Koa in 10 Minutes

In this article we will explore web service development using Koa. We will also look at some of the really cool things about Koa.

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Calling JAX-RS Service Using AJAX Client

At the time of this writing, there is no standard way to generate AJAX client proxy for a JAX-RS RESTful service. You will find yourself writing a lot of code in the client side just to invoke these services. Several JAX-RS implementations provide their own proprietary client code generation solution. In this article, I will discuss how to generate a client if you are using RESTeasy. JBoss AS 7.1 uses RESTeasy by default which is what I used to test my work.

Let’s say that we have a very simple service resource class.

@Path("/svc")
public class MyBean {
  @Path("/value")
  @Produces("text/plain")
  @GET
  public String getValue() {
    return "Some value";
  }
}

First, register the code generation servlet in web.xml.

<listener>
<listener-class>
  org.jboss.resteasy.plugins.server.servlet.ResteasyBootstrap
</listener-class>
</listener>
<servlet>
<servlet-name>RESTEasy JSAPI</servlet-name>
  <servlet-class>org.jboss.resteasy.jsapi.JSAPIServlet</servlet-class>
</servlet>
<servlet-mapping>
<servlet-name>RESTEasy JSAPI</servlet-name>
  <url-pattern>/rest-api.js</url-pattern>
</servlet-mapping>

This binds the “/rest-api.js” path to the generated JavaScript. You can use any other path if you like.

In your HTML file, import the client side script.

<script type="text/javascript" src="rest-api.js"></script>

Note, “res-api.js” is the path to the JSAPIServlet as registered in web.xml.

The script defines a JavaScript object for every JAX-RS resource class by the same name. In our case, we will get a variable called MyBean. This JavaScript object has a method for each exposed method of the JAX-RS resource class. In our case, the name of the method will be getValue().

Let’s go ahead and code the rest of the HTML file.

<head>
  <script type="text/javascript" src="rest-api.js"></script>
  <script type="text/javascript">
  function doTest() {
    MyBean.getValue({$callback: onResult});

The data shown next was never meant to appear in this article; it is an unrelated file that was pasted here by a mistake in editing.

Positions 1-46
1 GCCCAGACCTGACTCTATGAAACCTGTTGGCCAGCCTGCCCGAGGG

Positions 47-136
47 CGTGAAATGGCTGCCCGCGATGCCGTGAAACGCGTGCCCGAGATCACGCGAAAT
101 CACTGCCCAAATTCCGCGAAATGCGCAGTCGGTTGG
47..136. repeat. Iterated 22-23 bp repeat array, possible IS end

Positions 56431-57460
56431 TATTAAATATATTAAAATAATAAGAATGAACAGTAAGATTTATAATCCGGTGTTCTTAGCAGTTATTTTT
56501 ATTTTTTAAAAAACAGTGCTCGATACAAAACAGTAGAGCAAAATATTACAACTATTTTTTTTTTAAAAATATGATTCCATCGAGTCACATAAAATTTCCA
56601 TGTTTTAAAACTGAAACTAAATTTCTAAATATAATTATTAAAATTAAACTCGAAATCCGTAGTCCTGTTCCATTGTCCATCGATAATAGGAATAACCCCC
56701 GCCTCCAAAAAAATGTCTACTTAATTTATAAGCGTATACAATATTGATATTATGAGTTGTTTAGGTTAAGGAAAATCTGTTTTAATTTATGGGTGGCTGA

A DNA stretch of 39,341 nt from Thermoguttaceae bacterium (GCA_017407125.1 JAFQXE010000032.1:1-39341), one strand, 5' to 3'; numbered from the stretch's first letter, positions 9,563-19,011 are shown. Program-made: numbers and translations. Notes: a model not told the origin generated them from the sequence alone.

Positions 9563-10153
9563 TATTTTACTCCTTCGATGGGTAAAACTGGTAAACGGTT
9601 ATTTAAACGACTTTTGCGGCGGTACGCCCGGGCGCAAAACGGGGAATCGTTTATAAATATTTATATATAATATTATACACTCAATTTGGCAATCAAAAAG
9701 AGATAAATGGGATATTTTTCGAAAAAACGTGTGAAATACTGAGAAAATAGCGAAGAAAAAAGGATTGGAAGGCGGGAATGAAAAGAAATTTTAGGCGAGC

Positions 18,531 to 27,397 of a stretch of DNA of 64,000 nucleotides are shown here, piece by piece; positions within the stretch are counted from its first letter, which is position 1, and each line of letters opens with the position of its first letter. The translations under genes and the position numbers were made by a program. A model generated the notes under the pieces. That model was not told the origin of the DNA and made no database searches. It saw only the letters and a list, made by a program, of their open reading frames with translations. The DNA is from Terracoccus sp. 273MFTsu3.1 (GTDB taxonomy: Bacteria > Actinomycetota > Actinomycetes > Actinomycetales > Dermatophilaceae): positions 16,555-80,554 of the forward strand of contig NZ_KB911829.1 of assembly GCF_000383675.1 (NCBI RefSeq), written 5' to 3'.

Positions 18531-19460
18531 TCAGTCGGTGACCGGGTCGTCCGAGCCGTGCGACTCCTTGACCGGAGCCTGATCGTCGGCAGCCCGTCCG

}
  function onResult(status, xhr, data) {
    console.log("Status is: " + status);
    if (status == 200)
        alert(data);
    else
        console.log("Do error handling");
  }
</script>
</head>
<body>
<button onclick="doTest();">Test</button>
</body>

Basically, MyBean.getValue() method takes a parameter object. At minimum, we need to supply the callback method which is set using the $callback property. The callback method receives three input parameters:

  • The HTTP reply status. Use this to do error handling.
  • The XmlHttpRequest object used to make the AJAX call.
  • The actual reply data. If the response is a JSON document, then system parses it and gives you the JavaScript object. If the response is XML, then you get the Document object. Otherwise, you get the raw response data as is.

For more information, see the official doc on RESTeasy AJAX client programming.

Developing JAX-RS Services With JBoss AS 7

This morning, I tried to write a RESTful service using JBoss AS 7 and JBoss plugins for Eclipse Indigo. The process to setup a dynamic web project for JAX-RS is a little tricky.

First of all, do’t just go ahead and try to add the JAX-RS facet to the dynamic web project. Instead, right click the project and select Add JAX-RS 1.1 Support.

Then, open web.xml, and add these lines:

<servlet>
<servlet-name>javax.ws.rs.core.Application</servlet-name>
</servlet>

<servlet-mapping>
   <servlet-name>javax.ws.rs.core.Application</servlet-name>
   <url-pattern>/rest/*</url-pattern>
</servlet-mapping>

You can use anything else in place of “/rest/*”. Any URI starting with this will be routed to the JAX-RS servlet.

Let’s say that we have a class:

@Path("/mybean")
public class MyBean {
  @Path("/value")
  @Produces("text/plain")